Figure 2: Illustration of herniation of nucleus pulpous (NP) through tear in the annulus fibrosus (AF.)  The herniation causes severe pressure on the nearby nerve root (pink arrow.)

Sometimes a patient can recall lifting something heavy or twisting awkwardly to trigger the disc herniation (these cases almost always involve twisting or bending while carrying a heavy load.)  More commonly, though, the patient just wakes up with leg pain and can’t recall any inciting event that caused the disc herniation.   If this herniation (or bulge) is substantial enough to compress a nearby nerve the patient develops a radiculopathy or nerve root injury.  Usually this is associated with severe pain and perhaps numbness in part of the leg.  In more severe cases the patient may also experience weakness of the muscles supplied by the injured nerve (i.e. a foot drop caused by an L4/5 disc herniation.)  Each nerve root supplies fairly standard muscle groups and sensory distributions in the leg so your surgeon should have an idea of where your problem disc is based on where you say your pain is.  An MRI is usually done to confirm the location of the disc herniation or bulge (see figure 3.)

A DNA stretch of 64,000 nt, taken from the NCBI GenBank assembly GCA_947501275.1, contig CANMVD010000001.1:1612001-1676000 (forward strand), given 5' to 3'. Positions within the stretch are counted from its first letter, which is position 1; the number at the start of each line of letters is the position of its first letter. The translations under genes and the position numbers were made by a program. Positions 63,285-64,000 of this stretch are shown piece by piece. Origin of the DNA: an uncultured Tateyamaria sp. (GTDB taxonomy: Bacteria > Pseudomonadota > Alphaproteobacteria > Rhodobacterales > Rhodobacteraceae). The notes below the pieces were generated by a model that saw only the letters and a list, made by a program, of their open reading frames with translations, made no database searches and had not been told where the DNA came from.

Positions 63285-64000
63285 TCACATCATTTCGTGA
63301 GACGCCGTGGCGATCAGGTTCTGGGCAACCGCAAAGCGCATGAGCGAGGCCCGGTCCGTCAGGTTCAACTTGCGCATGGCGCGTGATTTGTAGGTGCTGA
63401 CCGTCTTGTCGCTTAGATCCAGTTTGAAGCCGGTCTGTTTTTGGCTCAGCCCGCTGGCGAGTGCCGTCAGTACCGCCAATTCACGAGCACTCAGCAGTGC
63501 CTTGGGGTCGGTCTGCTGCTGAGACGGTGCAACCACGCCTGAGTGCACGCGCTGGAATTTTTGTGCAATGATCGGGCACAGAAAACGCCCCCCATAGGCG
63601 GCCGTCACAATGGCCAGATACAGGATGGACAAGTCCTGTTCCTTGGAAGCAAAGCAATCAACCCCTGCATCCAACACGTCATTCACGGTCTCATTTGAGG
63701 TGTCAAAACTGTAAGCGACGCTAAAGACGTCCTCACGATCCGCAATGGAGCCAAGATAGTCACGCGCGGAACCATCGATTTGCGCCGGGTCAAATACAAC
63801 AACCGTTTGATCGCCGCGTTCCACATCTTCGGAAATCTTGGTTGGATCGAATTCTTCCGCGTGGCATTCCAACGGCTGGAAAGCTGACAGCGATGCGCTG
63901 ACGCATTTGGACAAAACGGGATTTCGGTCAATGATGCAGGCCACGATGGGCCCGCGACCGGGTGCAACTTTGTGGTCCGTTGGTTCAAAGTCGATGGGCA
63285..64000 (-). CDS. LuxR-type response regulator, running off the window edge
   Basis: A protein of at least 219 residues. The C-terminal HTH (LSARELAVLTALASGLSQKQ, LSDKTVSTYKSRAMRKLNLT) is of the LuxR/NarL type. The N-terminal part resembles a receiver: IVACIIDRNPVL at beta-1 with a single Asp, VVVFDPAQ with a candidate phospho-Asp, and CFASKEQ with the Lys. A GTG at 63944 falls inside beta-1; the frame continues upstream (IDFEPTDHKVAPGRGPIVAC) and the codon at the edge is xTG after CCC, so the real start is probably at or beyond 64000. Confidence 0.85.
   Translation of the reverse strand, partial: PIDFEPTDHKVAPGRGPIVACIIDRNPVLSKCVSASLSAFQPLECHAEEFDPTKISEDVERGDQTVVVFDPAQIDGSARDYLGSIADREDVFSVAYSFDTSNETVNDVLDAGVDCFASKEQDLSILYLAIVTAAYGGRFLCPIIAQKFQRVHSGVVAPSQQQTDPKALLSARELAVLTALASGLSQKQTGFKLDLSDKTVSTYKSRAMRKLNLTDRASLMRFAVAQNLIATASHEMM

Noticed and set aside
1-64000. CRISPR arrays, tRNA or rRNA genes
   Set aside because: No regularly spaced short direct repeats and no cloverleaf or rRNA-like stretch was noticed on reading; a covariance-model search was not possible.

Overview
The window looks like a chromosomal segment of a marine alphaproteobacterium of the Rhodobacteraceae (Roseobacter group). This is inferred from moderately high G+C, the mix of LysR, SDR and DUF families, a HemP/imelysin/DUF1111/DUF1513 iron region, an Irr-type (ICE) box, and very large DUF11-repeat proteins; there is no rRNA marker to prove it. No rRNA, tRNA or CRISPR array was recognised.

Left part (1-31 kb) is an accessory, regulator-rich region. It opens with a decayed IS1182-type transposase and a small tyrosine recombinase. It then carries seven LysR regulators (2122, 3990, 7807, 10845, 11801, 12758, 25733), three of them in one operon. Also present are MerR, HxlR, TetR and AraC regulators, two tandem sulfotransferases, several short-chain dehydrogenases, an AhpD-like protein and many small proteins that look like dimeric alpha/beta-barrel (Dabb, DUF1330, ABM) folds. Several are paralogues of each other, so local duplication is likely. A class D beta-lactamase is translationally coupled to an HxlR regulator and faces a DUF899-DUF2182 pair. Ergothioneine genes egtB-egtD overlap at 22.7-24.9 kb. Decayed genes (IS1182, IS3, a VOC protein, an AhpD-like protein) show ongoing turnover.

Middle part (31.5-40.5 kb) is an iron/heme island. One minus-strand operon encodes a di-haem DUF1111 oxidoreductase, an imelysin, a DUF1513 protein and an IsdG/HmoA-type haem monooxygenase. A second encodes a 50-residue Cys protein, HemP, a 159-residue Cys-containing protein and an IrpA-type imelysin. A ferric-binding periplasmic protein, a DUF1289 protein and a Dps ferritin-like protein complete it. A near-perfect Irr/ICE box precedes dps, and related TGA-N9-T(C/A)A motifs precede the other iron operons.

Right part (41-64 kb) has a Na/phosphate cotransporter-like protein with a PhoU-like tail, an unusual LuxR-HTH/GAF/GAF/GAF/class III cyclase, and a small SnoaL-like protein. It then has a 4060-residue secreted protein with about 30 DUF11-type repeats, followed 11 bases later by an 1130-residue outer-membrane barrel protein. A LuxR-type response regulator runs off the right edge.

Sagittal HNPAxial HNP

Figure 3: Sagittal (left) and axial MRI images illustrating large disc herniation at L5/S1.  Note the large free fragment of NP occupying more than half the diameter of the spinal canal (pink arrow.)  Note how the traversing nerves are being crushed by the fragment (blue arrow.)